November 5, 2007

Rethinking Group Selection in the Evolution of Species

In the current issue of New Scientist (November 3, 2007), evolutionary biologists David Sloan Wilson and Edward O. Wilson effectively end the hegemony of the selfish gene idea: they review the field and declare in a voice loud and clear that group selection was mistakenly cast aside during previous decades, that the evidence for group selection is too strong to be ignored, and that the current ideas about how evolution works need to be revised.

In the words of the authors:
"The old arguments against group selection have all failed. It is theoretically plausible, it happens in reality, and the so-called alternatives actually include the logic of multilevel selection. Had this been known in the 1960s, sociobiology would have taken a very different direction. It is this branch point that must be revisited to put sociobiology back on a firm theoretical foundation. Accepting multilevel selection has profound implications. It means we can no longer regard the individual as a privileged level of the biological hierarchy..."


1 comment:

David Sloan Wilson said...

Dan Agin has boldly waved selfish genes goodbye in his report on my article with E.O. Wilson in the November 3 issue of New Scientist, which is a digest of a more comprehensive article that will appear in the December issue of Quarterly Review of Biology titled "Rethinking the Theoretical Foundation of Sociobiology."

Agin´s farewell provoked a flurry of comments that raise the issue of what selfish genes, and memes, really mean.

The problem with these words is that they have both a broad and narrow meaning. Selfish genes broadly refer to all genes that evolve by natural selection, which by definition are more fit than the genes they replaced.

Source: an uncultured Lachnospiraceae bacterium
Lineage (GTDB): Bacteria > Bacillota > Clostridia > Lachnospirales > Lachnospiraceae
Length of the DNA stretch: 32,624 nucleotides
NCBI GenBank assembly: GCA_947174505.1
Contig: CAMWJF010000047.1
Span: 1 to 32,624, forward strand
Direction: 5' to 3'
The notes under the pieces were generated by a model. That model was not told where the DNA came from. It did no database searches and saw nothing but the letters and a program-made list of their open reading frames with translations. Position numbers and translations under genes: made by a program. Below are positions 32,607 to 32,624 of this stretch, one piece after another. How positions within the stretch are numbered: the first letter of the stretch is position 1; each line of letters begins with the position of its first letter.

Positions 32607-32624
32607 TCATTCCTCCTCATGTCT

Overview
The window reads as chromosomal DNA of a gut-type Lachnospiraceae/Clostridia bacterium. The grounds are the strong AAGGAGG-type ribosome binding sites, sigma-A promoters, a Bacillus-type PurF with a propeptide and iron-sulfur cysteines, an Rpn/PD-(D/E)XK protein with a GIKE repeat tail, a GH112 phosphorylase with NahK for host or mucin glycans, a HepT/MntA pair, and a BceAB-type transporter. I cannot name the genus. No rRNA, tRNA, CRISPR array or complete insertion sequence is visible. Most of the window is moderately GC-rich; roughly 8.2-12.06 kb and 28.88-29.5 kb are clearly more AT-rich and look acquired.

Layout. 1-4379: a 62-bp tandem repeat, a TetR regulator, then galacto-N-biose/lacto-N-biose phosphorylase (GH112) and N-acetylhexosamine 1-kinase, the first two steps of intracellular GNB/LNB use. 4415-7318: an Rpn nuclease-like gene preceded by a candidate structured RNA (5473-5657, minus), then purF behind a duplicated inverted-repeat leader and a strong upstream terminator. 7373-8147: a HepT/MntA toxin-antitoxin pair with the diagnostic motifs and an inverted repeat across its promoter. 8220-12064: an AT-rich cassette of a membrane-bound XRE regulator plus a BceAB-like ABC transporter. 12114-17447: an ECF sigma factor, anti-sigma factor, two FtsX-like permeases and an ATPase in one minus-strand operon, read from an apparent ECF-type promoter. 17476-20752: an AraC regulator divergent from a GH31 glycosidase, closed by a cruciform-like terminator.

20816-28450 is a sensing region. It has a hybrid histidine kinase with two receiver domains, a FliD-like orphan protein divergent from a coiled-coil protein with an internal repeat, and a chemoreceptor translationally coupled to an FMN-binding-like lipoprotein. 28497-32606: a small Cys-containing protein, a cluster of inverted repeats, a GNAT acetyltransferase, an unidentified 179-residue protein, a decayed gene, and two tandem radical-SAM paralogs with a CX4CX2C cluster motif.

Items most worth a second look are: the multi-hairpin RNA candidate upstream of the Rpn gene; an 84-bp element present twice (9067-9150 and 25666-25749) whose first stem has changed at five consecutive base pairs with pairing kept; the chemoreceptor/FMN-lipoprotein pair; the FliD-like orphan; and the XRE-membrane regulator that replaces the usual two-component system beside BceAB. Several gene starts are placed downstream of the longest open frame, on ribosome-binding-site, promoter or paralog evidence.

Similarly, "selfish memes" broadly refer to all traits that spread by cultural evolution. It would be impossible to say goodbye to these definitions because, by including everything that evolves, they come perilously close to explaining nothing in the first place.
No one would care about selfish genes or memes if they didn´t imply something more specific. Selfish genes were originally regarded as a drop-dead argument against group selection, and so they are still regarded by many.

Selfish memes suggest a number of specific implications; that culture can be atomized into gene-like bits, that they are encoded as something gene-like inside the head, and especially that culture can be like a virus that propagates itself without benefiting human individuals or groups. I repeat: the broad meanings of genes and memes are not restricted to these implications, but the narrow meanings give the words their power to influence the way we think about the world around us, and to which we can bid adieu.